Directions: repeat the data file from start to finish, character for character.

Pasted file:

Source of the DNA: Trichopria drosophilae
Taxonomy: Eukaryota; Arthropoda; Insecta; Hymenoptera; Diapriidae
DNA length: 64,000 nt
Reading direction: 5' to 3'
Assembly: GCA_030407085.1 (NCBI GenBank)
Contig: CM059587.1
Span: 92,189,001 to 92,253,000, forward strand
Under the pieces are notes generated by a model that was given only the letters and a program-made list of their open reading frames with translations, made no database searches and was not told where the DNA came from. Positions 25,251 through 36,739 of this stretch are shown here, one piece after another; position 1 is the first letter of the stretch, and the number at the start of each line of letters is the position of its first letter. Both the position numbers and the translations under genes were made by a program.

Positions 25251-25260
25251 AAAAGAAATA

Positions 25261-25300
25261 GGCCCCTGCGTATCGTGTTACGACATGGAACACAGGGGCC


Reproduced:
Source of the DNA: Trichopria drosophilae
Taxonomy: Eukaryota; Arthropoda; Insecta; Hymenoptera; Diapriidae
DNA length: 64,000 nt
Reading direction: 5' to 3'
Assembly: GCA_030407085.1 (NCBI GenBank)
Contig: CM059587.1
Span: 92,189,001 to 92,253,000, forward strand
Under the pieces are notes generated by a model that was given only the letters and a program-made list of their open reading frames with translations, made no database searches and was not told where the DNA came from. Positions 25,251 through 36,739 of this stretch are shown here, one piece after another; position 1 is the first letter of the stretch, and the number at the start of each line of letters is the position of its first letter. Both the position numbers and the translations under genes were made by a program.

Positions 25251-25260
25251 AAAAGAAATA

Positions 25261-25300
25261 GGCCCCTGCGTATCGTGTTACGACATGGAACACAGGGGCC